give 4We have all heard the age-old adage – “It is better to give than to receive.” The Yoruba peoples of Nigeria believe that what you give you get ten times over. The Chinese say that kindness in giving creates love.

The wise elders of these great societies knew just how powerful the act of giving is.

Several years ago, I taught a women’s self-defense workshop in Chicago. About fifty women attended. My students and I volunteered our time and our services to this group of women at no cost. At the end of the workshop, a woman in her fifties and her daughter, who was in her early twenties, approached me. The woman introduced her daughter. I laughed and told the woman that if I did not know any of the women’s names after six hours of grueling work with them, I must be shy of a few cards in the deck.

Then it hit me – she was making a formal introduction for…something else.

The daughter blushed as her mother told me how her daughter would make a great wife – how she was intelligent and focused; how she had graduated from college at twenty; how she could cook Indian and African food from several cultures…and the list went on and on.

Once she was done extolling her daughter’s greatness I replied “Your daughter is beautiful and will make some man happy one day, but you do know I’m married?”

“Yes,” the woman replied. “Our cultures are similar, though. My daughter doesn’t mind being a second wife to a man who knows how to love women so well.” I declined the woman’s offer, telling her that my wife would have us all running for our lives down the Magnificent Mile. Then, I asked what made her think I knew how to “love women so well.”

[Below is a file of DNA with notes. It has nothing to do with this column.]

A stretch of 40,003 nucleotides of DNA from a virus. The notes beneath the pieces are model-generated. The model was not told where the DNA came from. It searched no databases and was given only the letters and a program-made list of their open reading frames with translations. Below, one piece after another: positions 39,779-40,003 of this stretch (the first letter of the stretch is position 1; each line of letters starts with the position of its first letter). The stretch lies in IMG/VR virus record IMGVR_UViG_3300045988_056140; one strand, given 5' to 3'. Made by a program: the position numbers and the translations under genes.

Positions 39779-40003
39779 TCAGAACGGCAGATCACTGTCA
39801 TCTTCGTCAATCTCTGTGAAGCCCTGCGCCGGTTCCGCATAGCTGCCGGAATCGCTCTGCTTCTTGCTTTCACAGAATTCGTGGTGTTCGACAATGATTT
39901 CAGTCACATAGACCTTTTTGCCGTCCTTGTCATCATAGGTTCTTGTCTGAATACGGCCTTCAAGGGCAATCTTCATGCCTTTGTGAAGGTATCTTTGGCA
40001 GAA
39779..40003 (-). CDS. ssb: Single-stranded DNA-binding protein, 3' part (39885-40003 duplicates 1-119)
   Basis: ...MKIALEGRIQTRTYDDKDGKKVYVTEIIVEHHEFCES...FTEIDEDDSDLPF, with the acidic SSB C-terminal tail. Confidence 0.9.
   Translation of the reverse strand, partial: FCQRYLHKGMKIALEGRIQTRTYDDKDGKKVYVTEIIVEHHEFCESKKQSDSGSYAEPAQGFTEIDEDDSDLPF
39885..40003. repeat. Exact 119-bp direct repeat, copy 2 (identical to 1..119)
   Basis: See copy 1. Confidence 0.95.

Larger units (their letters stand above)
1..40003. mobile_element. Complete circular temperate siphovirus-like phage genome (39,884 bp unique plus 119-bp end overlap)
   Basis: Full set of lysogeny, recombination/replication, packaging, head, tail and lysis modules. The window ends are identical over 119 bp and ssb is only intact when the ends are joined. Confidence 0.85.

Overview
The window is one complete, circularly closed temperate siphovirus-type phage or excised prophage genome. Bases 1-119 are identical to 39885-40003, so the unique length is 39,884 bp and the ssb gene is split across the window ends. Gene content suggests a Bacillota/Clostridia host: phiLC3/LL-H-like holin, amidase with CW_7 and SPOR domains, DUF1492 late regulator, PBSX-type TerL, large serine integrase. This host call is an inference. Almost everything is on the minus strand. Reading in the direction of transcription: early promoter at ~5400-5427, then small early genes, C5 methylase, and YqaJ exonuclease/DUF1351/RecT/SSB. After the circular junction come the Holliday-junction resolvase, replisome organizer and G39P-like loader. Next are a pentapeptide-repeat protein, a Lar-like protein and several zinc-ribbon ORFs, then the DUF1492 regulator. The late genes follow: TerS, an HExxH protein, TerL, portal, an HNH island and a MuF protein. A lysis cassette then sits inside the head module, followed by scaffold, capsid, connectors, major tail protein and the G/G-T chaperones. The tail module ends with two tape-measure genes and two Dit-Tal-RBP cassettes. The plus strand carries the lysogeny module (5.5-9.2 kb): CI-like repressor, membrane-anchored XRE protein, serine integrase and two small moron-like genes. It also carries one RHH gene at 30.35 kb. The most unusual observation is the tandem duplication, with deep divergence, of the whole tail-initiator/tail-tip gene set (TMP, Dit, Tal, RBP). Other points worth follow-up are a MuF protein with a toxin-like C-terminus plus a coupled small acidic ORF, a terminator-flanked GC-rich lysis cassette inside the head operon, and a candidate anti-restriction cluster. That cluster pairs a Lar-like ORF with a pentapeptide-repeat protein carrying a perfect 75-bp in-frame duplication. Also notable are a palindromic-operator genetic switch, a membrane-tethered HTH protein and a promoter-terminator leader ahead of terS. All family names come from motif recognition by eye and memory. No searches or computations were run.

Her answer: “Because you gave us this wonderful workshop.”

In her culture, a person who gives is a person who loves.

give 5Studies show that when someone is considered ‘stingy’, that person is found to withhold needs or desires such as love, affection, money, sex and attention from their spouse or partner.

This stingy person makes a conscious decision to withhold. The partner, perceiving this, experiences feelings of anger and frustration.

Stingy people exist in a psychic state of lack – they experience themselves and the world as having finite resources and therefore have to hold onto their small piece of the pie. They do not feel that, by giving to another, they are somehow or in some way replenished.  They perceive giving as a one-way street that drains them of emotional and / or material resources. Withholding is an unconscious way of regulating intimacy and keeping the other person at a distance.

give 2Generosity, on the other hand, is an expansive energy, thus we should strive to give what we can in order to feel the growing sense of abundance giving produces, which induces good physical and mental health.

Giving a gift is a gift – not only to others, but to ourselves – because it increases the bond between us and the person to whom we have given, tells us about ourselves and generally increases our feelings of competence.